Taiwanese movie “Touch of the Light” is a simple and honest story about two good people getting closer to each other. Considering its subject and the real-life story behind it, it could have been one of those sentimental “the disability of the week” movie, but it instead treats its hero’s disability with honesty and respect. To him, his disability is a mere fact he has to cope with every day, and the movie calmly moves along with him as observing how his life goes through small changes.
Huang Yu-Siang, who plays his fictional version in the movie, has been blind since he was born, but his gentle face is always brimming with infectious good will and optimism. He is a talented pianist and is willing to take a big forward step for pursuing his interest, so he leaves his rural hometown for studying music in some urban university. His ever-caring mother is naturally concerned about him even though she knows well that her son can take care of himself well once he gets accustomed to his new environment. She talks with the music professor, and she looks around the dormitory where her son will live, and she frequently visits his son for washing his clothes or having a lunch together.
The adjustment process is indeed difficult for Yu-Siang during his first days, but he is helped and supported by the others surrounding him besides his mother. The music professor and her substitute lecturer are generous to him, and his roommate Ching(Hsieh Kan-chun) is a jovial friend who gladly brings Yu-Siang to his band circle. They and other band members get along well with each other, and Yu-Siang is happy to play music or spend free time with them.
On one day, Yu-Siang happens to hear some woman’s voice while trying to recruit new members with Ching at the campus. He likes her voice, and he is interested in meeting her again even though he does not know who she is or how she looks like. Some days later, when he has a trouble with walking across the street, he comes across her, and that is how they are acquainted with each other for the first time.
Her name is Xiao Jie(Sandrine Pinna, who is also known as Chang Yung-yung), and we already know a lot about her because the movie goes back and forth between Yu-Siang’s daily life and Jie’s before they are formally introduced to each other. Jie studied ballet for a while, but she stopped her study due to the financial circumstance in her family(her mom is a serious shopping addict), so now she is working as an employee at a coffee/beverage shop.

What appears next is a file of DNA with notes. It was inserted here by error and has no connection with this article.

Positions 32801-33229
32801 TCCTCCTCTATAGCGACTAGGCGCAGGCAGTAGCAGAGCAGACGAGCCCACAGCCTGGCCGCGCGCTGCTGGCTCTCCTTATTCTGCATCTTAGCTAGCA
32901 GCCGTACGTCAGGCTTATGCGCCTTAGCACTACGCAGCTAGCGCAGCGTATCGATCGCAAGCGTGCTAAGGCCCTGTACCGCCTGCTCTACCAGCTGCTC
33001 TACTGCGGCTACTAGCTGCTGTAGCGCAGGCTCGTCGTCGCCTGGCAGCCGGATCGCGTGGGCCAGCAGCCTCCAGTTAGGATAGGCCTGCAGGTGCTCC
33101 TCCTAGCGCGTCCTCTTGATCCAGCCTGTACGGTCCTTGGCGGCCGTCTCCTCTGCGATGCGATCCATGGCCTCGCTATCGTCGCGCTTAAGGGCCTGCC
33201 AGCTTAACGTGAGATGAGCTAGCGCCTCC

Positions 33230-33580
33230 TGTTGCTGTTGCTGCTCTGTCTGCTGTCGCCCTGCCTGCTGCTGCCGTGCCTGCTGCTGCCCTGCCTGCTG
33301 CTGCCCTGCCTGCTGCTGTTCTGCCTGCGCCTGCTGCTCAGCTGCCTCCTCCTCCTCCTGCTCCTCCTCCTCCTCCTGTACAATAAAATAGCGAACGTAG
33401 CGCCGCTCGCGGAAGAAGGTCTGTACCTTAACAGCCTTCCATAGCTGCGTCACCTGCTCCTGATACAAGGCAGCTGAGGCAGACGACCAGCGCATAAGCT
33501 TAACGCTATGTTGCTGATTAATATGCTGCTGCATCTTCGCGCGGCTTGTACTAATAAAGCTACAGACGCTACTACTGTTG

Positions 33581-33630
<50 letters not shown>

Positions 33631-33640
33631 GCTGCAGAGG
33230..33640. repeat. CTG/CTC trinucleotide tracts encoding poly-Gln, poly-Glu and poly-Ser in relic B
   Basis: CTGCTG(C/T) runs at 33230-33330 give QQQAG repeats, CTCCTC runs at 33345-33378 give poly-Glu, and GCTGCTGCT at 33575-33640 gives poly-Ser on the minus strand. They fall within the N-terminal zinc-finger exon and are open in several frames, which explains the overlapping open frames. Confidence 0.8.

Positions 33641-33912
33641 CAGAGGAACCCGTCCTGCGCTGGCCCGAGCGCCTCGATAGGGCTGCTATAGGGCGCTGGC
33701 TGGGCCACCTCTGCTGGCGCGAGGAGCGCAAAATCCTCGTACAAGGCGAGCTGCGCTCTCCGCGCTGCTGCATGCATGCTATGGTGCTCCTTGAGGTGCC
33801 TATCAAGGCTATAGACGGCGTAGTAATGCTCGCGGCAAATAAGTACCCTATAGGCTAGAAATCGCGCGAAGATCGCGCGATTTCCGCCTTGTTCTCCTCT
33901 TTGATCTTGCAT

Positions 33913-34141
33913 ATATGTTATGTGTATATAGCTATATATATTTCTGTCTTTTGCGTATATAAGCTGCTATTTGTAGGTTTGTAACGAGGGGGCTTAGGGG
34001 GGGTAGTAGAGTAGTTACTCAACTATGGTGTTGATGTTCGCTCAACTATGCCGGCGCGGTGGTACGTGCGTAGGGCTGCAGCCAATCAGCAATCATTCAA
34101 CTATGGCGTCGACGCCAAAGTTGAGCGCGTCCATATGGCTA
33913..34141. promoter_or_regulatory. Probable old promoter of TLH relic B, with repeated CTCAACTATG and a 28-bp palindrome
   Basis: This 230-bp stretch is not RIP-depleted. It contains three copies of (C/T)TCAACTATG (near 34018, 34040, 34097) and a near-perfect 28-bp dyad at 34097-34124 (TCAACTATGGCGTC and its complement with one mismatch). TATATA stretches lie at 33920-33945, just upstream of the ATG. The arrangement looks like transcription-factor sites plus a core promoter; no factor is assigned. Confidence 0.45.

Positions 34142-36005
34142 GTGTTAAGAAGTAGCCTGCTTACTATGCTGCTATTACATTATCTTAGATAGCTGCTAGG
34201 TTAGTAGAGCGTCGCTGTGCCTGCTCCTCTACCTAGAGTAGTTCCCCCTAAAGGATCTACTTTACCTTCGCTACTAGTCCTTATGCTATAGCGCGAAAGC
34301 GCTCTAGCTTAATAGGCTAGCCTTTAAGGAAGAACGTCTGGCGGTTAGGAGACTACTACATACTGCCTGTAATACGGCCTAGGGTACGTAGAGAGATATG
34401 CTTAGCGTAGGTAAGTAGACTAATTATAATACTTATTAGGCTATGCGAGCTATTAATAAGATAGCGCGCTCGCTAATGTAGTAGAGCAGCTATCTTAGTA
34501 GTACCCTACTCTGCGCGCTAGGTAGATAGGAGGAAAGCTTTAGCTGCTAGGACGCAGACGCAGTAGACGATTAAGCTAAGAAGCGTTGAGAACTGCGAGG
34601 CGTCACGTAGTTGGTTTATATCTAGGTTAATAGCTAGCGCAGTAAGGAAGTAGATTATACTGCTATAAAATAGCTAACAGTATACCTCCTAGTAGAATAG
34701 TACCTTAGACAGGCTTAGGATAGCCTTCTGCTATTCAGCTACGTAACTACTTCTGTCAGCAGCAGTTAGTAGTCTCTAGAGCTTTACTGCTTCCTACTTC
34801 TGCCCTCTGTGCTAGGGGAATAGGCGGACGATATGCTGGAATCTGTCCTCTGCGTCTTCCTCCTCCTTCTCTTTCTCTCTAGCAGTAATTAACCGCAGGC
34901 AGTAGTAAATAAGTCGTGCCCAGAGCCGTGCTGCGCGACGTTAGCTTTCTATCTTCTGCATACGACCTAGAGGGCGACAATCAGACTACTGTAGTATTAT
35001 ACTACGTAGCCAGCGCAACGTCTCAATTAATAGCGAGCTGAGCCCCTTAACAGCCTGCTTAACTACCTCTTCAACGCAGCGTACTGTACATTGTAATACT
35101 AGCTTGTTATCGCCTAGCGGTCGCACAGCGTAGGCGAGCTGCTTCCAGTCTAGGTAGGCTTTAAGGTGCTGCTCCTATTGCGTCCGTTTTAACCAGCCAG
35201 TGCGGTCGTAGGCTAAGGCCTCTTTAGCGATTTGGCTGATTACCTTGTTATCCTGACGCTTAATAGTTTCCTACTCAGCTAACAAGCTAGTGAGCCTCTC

Her life is not that desperate except the money problem, and her employer is more like her friend, but there has always been frustration inside her because of her aborted dream. When she sees the advertisement about a free ballet class at the community center, she seizes upon the chance, and, not so surprisingly, the class gradually re-ignites her dream. When she hears about an important audition later, she considers going to the audition, but, despite her ardent wish, she is still not so sure about her talent.
As Yu-Siang and Jie become closer to each other, they get to know more about each other while somehow affecting each other’s career, but the director Chang Rong-ji wisely does not force them into romantic mode. Although there is apparently the mutual feeling between them during their intimate moments such as when Jie teaches him some dance moves at the empty auditorium at one night, they simply enjoy each other’s company just because they like each other, and whether their relationship will develop into something more than friendship remains an open possibility even at the ending.
Their relationship looks and feels convincing thanks to the good chemistry between two likable lead performers. Huang Yu-Siang brings that natural quality of non-professional actor to his sincere performance, and you cannot help but like him right from the beginning. I have no idea about how much the movie is close to reality(according to him, about 50% of the movie reflects his real life story), but I could see that Huang Yu-Siang is a really good man I’d like to know more about, and I liked the understated approach to his difficulty with blindness in the movie. Yu-Siang is not particularly burdened by his disability because it has been a part of his life from the beginning, but he wants his talent to be judged without the bias on his disability, and it especially hurted him when someone cruelly said at a contest that he won the prize just because of his blindness, although that was not true at all.
On the opposite, Sandrine Pinna gives a charming performance which interacts well with her co-actor’s earnest acting on the screen. While Jie and Yu-Siang visit his home, there is a lovely private moment between Jie and Yu-Siang’ cute little sister when they sleep together in the same room. Yu-Siang’s sister innocently asks Jie whether she is her brother’s girlfriend or not, and Jie gives her a warm reply with smile, and that is enough for her – and us.
Avoiding sappy sentimentalism and cheap clichés, “Touch of the Light”, which was the official submission of Taiwan to the Best Foreign Language Film Oscar in last year, becomes a touching drama which subtly resonates through its plain attitude to its story and characters. There is the ‘climax’ part around the ending, but the movie handles it with admirable restraint, and the ending is somber but heartwarming none the less. Whatever will happen next, these two nice people feel a little better thanks to each other – and their lives will go on, separately or not.